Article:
Matthew Norman: Press freedom is too crucial to be left to politicians

A day before Lord Justice Leveson passes sentence, Dr Johnson's witticism about the Ritalin-esque qualities of imminent execution seems hopelessly inaccurate. Far from being concentrated wonderfully by the prospect of the noose, my mind finds itself semi-paralysed by a nebulous sense of dread. There, it is hardly alone. The whole industry lives in sickly terror today that his lordship will don the black cap tomorrow, by way of recommending a form of statutory control over the press, and the lure of pre-emptive hysteria is hard to resist.

His report will by now have reached No 10 where David Cameron will play the part of appellate judge if, as expected, Leveson advises a form of statutory control. If so, the hysteria from newspapers will be deafening. While some of it will be special pleading and some commercially motivated, at its core the screeching outrage will be more principled than Steve Coogan and Max Mosley may be willing to accept.

If one objection to granting Parliament legal power over the press – even power held in reserve as a sort of Damoclean sword overhanging possible future misconduct – is a vague but sharp unease about what may follow once such a delicate tapestry as the balance between media and government begins to be unpicked, another belongs in his lordship's area of jurisprudence. It is simply a blatant affront to natural justice to give those with a personal grievance any authority, actual or potential, over those who caused it. If you wish to enable an MP or member of the House of Lords who was ridiculed, demonised and, in some instances, imprisoned over expenses, lobbying, or whatever, to vote on legislation governing those who revealed the offence, why not empanel former convicts on a jury trying the allegedly bent copper who put them away in the first place?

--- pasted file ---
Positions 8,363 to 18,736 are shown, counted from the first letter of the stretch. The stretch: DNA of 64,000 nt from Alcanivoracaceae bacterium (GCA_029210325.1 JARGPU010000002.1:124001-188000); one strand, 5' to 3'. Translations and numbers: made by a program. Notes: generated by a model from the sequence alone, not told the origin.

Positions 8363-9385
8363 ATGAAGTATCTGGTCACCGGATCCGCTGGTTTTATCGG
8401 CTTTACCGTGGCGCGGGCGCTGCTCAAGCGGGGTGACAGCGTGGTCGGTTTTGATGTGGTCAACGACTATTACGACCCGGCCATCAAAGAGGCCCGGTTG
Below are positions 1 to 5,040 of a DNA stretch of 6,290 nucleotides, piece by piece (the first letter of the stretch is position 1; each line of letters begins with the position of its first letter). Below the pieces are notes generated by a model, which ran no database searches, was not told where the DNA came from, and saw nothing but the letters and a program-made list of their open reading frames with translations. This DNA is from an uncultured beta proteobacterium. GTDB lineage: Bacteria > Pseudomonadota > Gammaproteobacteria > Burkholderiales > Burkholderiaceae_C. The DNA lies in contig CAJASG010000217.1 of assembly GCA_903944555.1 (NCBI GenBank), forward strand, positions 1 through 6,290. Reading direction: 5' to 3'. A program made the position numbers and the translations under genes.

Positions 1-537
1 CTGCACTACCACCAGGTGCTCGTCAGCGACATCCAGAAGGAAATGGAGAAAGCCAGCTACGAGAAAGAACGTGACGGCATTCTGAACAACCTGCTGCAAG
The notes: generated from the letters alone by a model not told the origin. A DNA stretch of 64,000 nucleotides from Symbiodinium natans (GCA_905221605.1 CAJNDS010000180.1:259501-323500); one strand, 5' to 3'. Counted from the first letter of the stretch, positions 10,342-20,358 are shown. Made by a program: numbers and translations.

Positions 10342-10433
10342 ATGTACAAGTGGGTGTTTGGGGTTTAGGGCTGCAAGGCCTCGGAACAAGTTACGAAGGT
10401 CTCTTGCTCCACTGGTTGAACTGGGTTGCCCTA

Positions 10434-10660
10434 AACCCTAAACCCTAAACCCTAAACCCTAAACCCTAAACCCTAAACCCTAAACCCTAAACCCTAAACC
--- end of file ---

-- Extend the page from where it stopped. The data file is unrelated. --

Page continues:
Whatever beefed-up alternative to the Press Complaints Commission the industry agrees to advocate must axiomatically be better than that. Self-regulation has hardly been an unmitigated triumph, although it has been more effective than sometimes portrayed. Tabloid hypocrisies have been many and rancid and for too long the broadsheets ignored them with the same craven indulgence with which otherwise decent football fans once turned a deaf 'un to the disgusting chants of their terrace neighbours. But that age died, thank Christ, with the passing of Murdoch imperium.

Those days are over and will no more return than phone hacking or the plundering of medical records. By its very existence, thanks to the evidence it heard and the public repugnance the testimony occasioned, the Leveson Inquiry has already bolted the stable door with the horse recaptured and partially tamed. What wildness survives, however distasteful and sometimes excessive, is a minute price to pay to maintain the comparative cleanliness of an innately clandestine political system which knows no better restraint than the fear of the occasional well-aimed kick in the cobblers from a newspaper.